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Mass. reports 142 new confirmed coronavirus cases, 27 new deaths

Naliber Taveras was the 5001 person to be tested for COVID-19 for free by the Whittier Street Health Center at a remote site set up for testing at the New franklin Park Apartments on Seaver Street on Wednesday.John Tlumacki/Globe Staff

The death toll from the coronavirus outbreak in Massachusetts among confirmed cases climbed by 27 to 8,152, the state reported Wednesday. The number of confirmed cases climbed by 142, bringing the total to 106,128, as key metrics the state is using to monitor the reopening remained generally steady.

The state also reported one new probable-case death, with that total rising to 216, and an additional 75 probable cases for a total of 6,219.

The state said 10,424 new individuals had been tested for the coronavirus, bringing the total of individuals tested to 982,494. The total number of tests administered climbed to 1,256,303. And the state reported that new antibody tests had been completed for 884 people, bringing that total to 82,409.


Meanwhile, two key metrics that state officials are looking at for the state’s phased reopening dropped, while one remained steady and one ticked up.

The seven-day weighted average of positive coronavirus tests stayed steady at 1.7 percent for the fourth consecutive day, the state reported, a 94 percent drop from mid-April.

The three-day average of hospitalized coronavirus patients also fell slightly, dropping to 570 as of Tuesday from 571 the day before. That figure represents an 84 percent drop from mid-April.

The number of hospitals using surge capacity increased from two on Monday to six on Tuesday. However, the metric has still seen a 71 percent drop from April 15.

The three-day average of deaths among confirmed cases also decreased to 11 on Sunday, down from 12 a day earlier. That figure has dropped 93 percent since mid-April.

The state’s weekly release of town-by-town data, which for the first time included the number of new cases in each Massachusetts municipality over the last two weeks, showed that Boston added more than 300 cases over the last 14 days — by far the most in the state. But adjusted for population, the places adding the most cases were Winthrop (39 cases), Lawrence (146 cases), and Chelsea (50 cases).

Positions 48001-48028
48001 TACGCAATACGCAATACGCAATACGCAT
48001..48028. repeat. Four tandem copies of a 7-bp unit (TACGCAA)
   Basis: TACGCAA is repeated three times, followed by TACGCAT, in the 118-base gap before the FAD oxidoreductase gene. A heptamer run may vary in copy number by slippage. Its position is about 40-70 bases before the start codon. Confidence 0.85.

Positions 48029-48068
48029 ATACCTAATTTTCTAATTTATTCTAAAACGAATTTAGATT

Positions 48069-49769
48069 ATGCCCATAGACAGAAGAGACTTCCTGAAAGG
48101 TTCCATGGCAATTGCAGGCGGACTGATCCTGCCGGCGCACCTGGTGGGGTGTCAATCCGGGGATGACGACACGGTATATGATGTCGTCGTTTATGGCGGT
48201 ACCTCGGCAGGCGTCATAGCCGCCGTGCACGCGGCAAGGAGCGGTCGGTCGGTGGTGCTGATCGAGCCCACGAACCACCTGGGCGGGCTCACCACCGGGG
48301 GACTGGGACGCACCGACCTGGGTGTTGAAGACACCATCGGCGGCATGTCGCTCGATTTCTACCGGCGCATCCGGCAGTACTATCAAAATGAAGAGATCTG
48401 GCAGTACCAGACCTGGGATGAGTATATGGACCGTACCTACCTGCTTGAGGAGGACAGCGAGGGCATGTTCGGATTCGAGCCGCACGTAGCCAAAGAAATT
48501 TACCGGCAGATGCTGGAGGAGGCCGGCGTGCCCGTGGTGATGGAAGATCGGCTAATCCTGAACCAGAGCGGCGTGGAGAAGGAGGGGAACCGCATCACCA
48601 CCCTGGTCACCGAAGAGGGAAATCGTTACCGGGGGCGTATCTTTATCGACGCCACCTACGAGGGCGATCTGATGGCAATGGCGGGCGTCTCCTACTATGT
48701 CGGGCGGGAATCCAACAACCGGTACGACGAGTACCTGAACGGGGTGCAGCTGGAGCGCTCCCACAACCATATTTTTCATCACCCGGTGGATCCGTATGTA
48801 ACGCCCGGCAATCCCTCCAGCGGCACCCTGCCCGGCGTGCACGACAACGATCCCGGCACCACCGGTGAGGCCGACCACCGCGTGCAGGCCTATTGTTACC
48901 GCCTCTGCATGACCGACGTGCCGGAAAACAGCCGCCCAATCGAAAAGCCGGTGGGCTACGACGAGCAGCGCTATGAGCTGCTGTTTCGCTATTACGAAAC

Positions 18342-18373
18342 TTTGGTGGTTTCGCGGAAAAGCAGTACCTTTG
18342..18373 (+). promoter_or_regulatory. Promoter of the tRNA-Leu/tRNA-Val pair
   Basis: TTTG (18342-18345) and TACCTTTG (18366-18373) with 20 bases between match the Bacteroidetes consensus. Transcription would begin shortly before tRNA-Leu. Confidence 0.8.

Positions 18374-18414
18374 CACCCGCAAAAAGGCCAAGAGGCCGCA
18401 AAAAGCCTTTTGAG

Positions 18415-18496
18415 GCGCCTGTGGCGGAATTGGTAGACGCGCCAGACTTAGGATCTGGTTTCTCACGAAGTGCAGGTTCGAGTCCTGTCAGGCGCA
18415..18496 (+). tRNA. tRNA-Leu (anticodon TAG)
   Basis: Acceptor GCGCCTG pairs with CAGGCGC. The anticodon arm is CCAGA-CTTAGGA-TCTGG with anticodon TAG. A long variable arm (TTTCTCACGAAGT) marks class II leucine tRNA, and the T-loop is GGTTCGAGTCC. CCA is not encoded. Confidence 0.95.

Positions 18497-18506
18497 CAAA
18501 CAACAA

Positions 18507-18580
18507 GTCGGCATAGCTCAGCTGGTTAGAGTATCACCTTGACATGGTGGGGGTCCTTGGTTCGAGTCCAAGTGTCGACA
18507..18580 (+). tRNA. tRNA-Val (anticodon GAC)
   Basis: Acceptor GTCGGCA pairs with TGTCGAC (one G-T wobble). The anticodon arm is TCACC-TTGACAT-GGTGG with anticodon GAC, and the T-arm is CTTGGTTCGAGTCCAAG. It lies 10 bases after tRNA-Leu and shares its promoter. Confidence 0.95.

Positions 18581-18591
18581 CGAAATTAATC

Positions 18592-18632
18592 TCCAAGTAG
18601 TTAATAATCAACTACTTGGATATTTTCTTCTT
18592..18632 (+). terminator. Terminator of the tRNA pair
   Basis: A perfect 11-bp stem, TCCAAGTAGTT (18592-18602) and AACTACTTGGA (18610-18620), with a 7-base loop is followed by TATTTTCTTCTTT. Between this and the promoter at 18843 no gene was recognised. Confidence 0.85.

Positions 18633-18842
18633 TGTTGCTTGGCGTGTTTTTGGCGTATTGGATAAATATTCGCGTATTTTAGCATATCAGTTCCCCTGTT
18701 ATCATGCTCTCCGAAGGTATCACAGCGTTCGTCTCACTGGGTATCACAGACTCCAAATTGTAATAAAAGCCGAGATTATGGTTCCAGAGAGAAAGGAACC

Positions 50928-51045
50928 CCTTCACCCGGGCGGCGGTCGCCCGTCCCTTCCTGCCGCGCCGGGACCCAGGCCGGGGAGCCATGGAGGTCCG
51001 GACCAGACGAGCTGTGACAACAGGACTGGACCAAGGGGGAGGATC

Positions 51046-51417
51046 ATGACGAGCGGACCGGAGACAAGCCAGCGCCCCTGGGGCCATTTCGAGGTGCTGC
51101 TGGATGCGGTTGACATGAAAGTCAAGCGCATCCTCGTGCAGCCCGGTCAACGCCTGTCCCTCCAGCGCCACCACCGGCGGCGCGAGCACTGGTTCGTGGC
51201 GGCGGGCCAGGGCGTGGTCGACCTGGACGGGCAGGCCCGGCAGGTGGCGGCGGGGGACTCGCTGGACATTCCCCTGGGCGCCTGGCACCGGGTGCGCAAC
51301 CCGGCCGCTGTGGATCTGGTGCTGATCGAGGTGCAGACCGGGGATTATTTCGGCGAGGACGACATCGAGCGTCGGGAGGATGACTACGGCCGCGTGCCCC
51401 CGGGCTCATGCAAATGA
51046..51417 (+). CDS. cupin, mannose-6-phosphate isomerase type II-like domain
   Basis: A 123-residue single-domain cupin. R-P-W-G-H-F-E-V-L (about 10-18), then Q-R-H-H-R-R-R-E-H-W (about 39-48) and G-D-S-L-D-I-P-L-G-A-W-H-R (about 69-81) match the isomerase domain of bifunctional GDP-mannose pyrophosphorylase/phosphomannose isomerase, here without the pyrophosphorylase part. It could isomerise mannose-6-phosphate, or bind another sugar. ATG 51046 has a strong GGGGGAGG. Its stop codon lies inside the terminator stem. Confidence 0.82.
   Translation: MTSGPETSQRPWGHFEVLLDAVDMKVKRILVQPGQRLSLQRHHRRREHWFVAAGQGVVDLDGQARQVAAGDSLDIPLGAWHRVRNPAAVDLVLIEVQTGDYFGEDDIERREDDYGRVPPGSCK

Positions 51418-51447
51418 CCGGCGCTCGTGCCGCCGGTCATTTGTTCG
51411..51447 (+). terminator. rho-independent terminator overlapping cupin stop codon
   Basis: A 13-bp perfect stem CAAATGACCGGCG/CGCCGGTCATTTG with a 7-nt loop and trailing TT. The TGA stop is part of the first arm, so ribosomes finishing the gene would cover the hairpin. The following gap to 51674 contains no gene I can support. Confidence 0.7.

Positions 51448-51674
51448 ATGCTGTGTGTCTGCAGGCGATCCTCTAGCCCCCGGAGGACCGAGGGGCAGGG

By test positivity rate over a two-week period — a key indicator closely watched as a measure of the strength of an outbreak — Lawrence, Fall River, Taunton, and Chelsea were the highest in the state among places with populations greater than 10,000.

The numbers came a day after a University of Massachusetts model estimated that the death toll from the coronavirus in the state will climb to nearly 8,800 by Aug. 8.

The model predicts that by that day, the state will tally 8,774 deaths, with a 10 percent chance of seeing fewer than 8,600 deaths and a 10 percent chance of seeing more than 9,100.

The UMass estimate comes from a lab headed by UMass Amherst associate professor Nicholas Reich that collects various coronavirus pandemic models and develops a combined, or ensemble, forecast that is intended to reflect their collective wisdom.

Reich’s lab releases the ensemble forecast weekly. It only creates the forecast for a four-week window ahead because it believes forecasts aren’t reliable enough after that. Last week, the model estimated there would be 8,651 coronavirus deaths tallied by Aug. 1.

Reich’s lab posts its national- and state-level data at the Reich Lab COVID-19 Forecast Hub. The lab, already an Influenza Forecasting Center of Excellence, collaborates with the US Centers for Disease Control and Prevention on coronavirus predictions.


The closely watched University of Washington Institute for Health Metrics and Evaluation model, looking further into the future, predicts that Massachusetts will see 12,906 deaths by Nov. 1.

The latest UMass ensemble model also predicts the United States as a whole will reach a total of 157,204 coronavirus deaths in the next four weeks. The current US death toll was more than 136,000 as of Tuesday evening, according to Johns Hopkins University.

Nestor Ramos of the Globe staff contributed to this report. Material from the Associated Press was used in this report.

Martin Finucane can be reached at Jaclyn Reiss can be reached at Follow her on Twitter: @JaclynReiss